In line with the effort to keep it local, the art developed for the hotel is also related to the crafts incorporated into the overall design, with batik-inspired patterns, textiles, and an impressive carved stone mural at the entrance depicting Indonesia’s lush landscapes.
With a focus on nature, wellbeing, and sustainability, Somewhere Lombok’s 20 independent villas have been designed to take advantage of their spectacular location on the island’s southern coast, with floor-to-ceiling windows, outdoor pools, and panoramic views from the softly hued interiors facing outwards to nature. The first project by sisters Claire and Valia Gontard, designed by Hong Kong-based branding and design studio Eight Partnership, nests on a hillside, with the sustainably made villas staggered down the hill.
The main building offers transparency to allow guests to enjoy the views from the moment of their arrival and absorb them all the way to the infinity pool overlooking the Are Guling Bay. Because the main space has no walls, every area is designed to open to the vistas and embrace nature. “We designed the hotel for people like us who enjoy the simple things in life while being very comfortable,” says Claire of the luxurious beach-chic vibe that the hotel exudes. “The design is a representation of what we like and it’s part of the charm. Every inch of it was created with so much love and detail.”
Also on Lombok, Innit is located in Ekas Bay, where Indonesian architects Andra Matin and D-Associates envisioned an escape that would sit quietly between the land and the seafront, blurring the boundaries between the two with a design that intruded as little as possible on its natural habitat. The architects worked to create a luxury private beach experience that respected, maintained, and supported the unique environment and culture of the local residents. “It epitomizes peace and tranquility,” explains owner Michal Tyles. “Our vision and brief was to leave the majority of the site untouched, keeping the contours of the land intact.”
In addition to the sand-floored living and dining areas of the hotel’s seven beach houses, the architects used bamboo and stone that are easy to find and replace locally. The designers and property owners also worked closely with the fishing village inhabitants who have always lived on the site and have now been enveloped in Innit’s emergence on the shores of Lombok, working and learning new skills during construction, and now supplying the restaurant with freshly caught seafood.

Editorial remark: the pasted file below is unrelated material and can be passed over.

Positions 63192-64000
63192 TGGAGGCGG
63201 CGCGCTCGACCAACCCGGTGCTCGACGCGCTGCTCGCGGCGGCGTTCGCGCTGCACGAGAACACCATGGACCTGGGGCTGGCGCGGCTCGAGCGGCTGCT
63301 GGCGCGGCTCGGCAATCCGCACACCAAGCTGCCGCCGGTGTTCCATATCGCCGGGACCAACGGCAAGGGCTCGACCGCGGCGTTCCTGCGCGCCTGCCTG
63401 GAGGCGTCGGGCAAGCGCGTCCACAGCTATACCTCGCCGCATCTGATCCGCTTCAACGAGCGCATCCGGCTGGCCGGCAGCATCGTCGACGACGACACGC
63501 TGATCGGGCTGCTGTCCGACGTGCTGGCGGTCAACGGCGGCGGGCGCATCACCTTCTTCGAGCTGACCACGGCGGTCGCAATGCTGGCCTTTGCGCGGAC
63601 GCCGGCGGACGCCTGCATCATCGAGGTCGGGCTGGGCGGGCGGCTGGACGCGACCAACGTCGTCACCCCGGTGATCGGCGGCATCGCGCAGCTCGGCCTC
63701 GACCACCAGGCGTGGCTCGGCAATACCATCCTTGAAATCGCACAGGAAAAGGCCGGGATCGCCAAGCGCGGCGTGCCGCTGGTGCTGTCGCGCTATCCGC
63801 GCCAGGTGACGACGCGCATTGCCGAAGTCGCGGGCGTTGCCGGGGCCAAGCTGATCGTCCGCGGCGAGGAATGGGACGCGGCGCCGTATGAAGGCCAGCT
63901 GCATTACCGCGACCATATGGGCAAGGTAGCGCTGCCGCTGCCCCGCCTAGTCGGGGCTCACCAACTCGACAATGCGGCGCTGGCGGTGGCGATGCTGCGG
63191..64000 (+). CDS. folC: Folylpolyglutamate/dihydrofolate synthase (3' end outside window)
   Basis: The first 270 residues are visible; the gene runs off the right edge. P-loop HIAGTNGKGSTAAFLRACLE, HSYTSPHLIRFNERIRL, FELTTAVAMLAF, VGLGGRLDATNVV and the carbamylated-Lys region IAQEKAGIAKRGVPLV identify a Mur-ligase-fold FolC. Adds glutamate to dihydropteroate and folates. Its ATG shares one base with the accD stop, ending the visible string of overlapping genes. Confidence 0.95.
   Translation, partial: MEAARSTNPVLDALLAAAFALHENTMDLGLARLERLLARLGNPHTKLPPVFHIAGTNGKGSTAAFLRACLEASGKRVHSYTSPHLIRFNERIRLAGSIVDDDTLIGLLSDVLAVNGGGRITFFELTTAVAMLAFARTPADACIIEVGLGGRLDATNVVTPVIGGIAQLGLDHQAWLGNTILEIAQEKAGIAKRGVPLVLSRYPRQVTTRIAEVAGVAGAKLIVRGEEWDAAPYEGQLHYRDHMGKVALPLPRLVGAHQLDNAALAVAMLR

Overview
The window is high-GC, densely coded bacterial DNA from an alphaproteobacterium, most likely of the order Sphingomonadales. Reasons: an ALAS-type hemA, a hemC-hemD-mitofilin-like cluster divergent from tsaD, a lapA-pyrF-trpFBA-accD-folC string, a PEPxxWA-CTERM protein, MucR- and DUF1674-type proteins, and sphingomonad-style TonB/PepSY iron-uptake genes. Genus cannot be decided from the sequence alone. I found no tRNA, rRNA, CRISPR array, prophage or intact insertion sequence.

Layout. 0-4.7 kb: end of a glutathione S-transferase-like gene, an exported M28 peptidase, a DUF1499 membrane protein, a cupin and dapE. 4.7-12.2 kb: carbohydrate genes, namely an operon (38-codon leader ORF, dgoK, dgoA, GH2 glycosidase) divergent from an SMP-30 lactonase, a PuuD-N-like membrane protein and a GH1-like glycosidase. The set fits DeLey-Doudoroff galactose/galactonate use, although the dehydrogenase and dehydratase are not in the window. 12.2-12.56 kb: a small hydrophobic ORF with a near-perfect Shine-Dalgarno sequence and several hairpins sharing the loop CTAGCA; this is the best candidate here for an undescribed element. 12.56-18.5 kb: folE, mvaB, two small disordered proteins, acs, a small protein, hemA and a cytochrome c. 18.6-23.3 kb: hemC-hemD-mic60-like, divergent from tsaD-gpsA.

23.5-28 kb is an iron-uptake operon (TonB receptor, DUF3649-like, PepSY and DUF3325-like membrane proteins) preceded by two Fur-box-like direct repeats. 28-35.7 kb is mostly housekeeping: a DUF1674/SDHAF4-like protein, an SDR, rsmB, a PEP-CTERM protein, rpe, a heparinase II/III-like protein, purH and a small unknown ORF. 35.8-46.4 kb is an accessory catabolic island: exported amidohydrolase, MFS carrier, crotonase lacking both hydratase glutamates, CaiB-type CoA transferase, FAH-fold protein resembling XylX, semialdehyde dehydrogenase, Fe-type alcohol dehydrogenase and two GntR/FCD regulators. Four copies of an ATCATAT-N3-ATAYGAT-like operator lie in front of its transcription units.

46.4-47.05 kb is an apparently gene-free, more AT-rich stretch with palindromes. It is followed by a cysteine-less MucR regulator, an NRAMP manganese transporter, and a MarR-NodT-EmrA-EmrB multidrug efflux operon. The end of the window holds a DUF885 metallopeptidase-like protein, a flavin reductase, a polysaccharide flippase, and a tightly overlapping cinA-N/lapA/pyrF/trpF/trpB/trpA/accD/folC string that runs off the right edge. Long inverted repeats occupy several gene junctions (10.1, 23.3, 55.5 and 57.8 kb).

Drawing heavy references from the golden era of the Majapahit empire, Jumeirah Bali weaves a narrative of a modern-day palace transported to the island, infused with Hindu-Javanese references and elements from tropical modernism. The 123-villa resort is a collaborative effort between Grounds Kent Architects and Jean-Michel Gathy from Denniston, who helmed the architectural and interior concept respectively, and the late Made Wijaya, who envisioned the property’s cascading topography as an immersive journey of landscaped terraces, calming water features, and seamless gardens.
“The designers created an enchanting water palace where the legends of the lost Majapahit Empire come alive,” says developer Rudy Sundungdolok. “Rich textures and details representing Indian and Chinese influences help carry the story and set the emotional tone.” Traditional spatial elements comprising clusters of pavilions are concealed by walls and flanked by terraced gardens. The three swimming pools mirror Majahapit’s legendary reservoirs, with the main pool offering a panoramic view of Dreamland Beach, while detailing, such as the intricate wall carvings telling the story of Ramayana, a Sanskrit epic from ancient India, and floral Patra carvings and Majapahit-style swing doors, help establish a timeless atmosphere grounded in the present yet offering glimpses into the culture that shaped modern-day Bali.
This article originally appeared in HD’s February/March 2023 issue.